UNIONS will protest against a Kirklees Council decision to award another school refurbishment contract to Jarvis.

Members of the local government union Unison, supported by other local unions, will lobby councillors before a full council meeting at 1.30pm tomorrow at Huddersfield Town Hall.

In November it was announced that Jarvis will handle the £25m contract for the shake-up of special schools across Kirklees.

A new school will be built in Newsome to replace Highfields at Edgerton and Turnshaws at Kirkburton.

Jarvis, together with building firm Totty, will also be working on new schools for Fairfield, at Heckmondwike, and Longley School, Huddersfield, along with work to re-shape and extend Ravenshall at Dewsbury under the Government's Private Finance Initiative.

But Mike Forster, a spokesman for Unison, claimed Jarvis had had a very poor record, both as an employer and a building contractor over the last two years .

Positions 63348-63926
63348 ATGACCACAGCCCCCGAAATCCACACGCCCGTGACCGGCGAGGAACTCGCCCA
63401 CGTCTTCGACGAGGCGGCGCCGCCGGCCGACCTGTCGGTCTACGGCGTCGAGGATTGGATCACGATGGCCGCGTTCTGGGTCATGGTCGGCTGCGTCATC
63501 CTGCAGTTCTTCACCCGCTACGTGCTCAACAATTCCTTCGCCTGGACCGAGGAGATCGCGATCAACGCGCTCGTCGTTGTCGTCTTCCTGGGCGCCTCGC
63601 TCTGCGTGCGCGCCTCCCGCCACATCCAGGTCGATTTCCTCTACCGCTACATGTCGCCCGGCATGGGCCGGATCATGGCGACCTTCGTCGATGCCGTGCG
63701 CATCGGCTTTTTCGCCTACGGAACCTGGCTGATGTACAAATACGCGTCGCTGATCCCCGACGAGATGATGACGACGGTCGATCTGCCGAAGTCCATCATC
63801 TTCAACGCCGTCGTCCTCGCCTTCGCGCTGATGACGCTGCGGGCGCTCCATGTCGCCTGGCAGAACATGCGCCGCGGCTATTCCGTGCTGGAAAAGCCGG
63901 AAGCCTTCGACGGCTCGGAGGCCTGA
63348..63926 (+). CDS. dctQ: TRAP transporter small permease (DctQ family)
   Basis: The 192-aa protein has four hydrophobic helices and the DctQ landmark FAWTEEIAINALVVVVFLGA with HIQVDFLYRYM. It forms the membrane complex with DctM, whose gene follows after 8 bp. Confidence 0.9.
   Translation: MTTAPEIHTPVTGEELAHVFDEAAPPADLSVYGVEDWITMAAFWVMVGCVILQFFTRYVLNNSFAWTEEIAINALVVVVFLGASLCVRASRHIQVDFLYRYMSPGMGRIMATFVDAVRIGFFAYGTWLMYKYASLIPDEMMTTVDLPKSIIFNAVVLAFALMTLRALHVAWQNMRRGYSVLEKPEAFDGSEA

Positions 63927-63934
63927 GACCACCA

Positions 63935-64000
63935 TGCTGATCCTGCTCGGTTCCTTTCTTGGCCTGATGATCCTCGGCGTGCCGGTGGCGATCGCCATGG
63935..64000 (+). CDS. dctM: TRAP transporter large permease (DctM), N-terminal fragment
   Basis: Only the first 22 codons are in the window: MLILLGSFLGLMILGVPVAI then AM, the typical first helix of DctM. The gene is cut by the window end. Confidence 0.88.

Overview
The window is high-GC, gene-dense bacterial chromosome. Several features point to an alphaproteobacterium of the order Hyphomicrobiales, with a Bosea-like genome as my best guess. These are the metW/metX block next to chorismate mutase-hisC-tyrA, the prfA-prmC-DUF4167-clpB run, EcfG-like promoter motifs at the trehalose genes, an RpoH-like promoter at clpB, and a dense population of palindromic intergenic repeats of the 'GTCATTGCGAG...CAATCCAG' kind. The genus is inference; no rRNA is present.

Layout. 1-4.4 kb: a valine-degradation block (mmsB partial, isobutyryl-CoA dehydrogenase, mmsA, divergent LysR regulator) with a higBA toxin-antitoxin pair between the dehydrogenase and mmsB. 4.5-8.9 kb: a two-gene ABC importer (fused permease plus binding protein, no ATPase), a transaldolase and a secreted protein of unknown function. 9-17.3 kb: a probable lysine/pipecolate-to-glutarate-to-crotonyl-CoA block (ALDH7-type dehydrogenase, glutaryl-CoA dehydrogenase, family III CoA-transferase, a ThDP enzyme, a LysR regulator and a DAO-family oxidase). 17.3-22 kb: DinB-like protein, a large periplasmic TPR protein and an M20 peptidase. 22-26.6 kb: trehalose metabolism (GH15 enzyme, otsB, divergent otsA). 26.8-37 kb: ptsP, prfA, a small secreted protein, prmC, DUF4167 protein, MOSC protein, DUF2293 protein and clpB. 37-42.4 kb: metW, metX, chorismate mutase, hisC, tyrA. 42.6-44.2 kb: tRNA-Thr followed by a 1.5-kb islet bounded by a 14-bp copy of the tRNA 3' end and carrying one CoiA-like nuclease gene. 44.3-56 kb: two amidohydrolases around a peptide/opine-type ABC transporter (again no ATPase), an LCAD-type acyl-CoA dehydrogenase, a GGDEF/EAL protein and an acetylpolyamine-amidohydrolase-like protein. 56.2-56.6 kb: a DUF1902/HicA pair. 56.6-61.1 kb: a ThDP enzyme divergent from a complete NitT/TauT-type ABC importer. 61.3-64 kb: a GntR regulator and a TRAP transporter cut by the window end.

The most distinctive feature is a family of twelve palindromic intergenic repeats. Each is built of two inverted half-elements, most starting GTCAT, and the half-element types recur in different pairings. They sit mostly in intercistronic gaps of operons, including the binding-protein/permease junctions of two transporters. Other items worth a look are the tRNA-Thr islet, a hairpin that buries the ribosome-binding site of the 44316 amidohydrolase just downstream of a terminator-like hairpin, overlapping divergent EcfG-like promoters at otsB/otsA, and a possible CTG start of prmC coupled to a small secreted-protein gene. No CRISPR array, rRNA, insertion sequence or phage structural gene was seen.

He said: "Our experience in Kirklees has been one of huge delays, poor workmanship, escalating costs and poor health and safety.

"Jarvis has been working in 20 of all mainstream schools and their name has almost become a joke. They do not appear to be accountable to anyone and therefore building deadlines do not appear to have been adhered to.

"Ultimately, as a recent head teachers' report confirmed, it is the pupils' education that has suffered.

"If this is the legacy of Jarvis, how can they have been awarded this second contract? It is clearly a disgrace that such a record of failure should be rewarded with yet another plum building contract.

He said the protest lobby had been called to mobilise the sense of anger at the council's decision and to demand decent public funding for services.

The contract will be the second major PFI project the council has undertaken with Jarvis.

The first, which began in summer 2001, involved refurbishing 20 schools as part of a £43m, 27-year project.

A Jarvis spokesman said: "We are disappointed that the local branch of Unison has chosen to overlook the benefits that the recent investment in Kirklees schools has made to the teaching and learning environment in them and has adopted a singularly negative approach.

"We refute all the allegations made and, in regard to our bid to work with the Council on a second partnering contract, can only state that they have chosen us as their preferred bidder based on the bid that we submitted in competition with others and in full knowledge of the facts regarding our previous performance."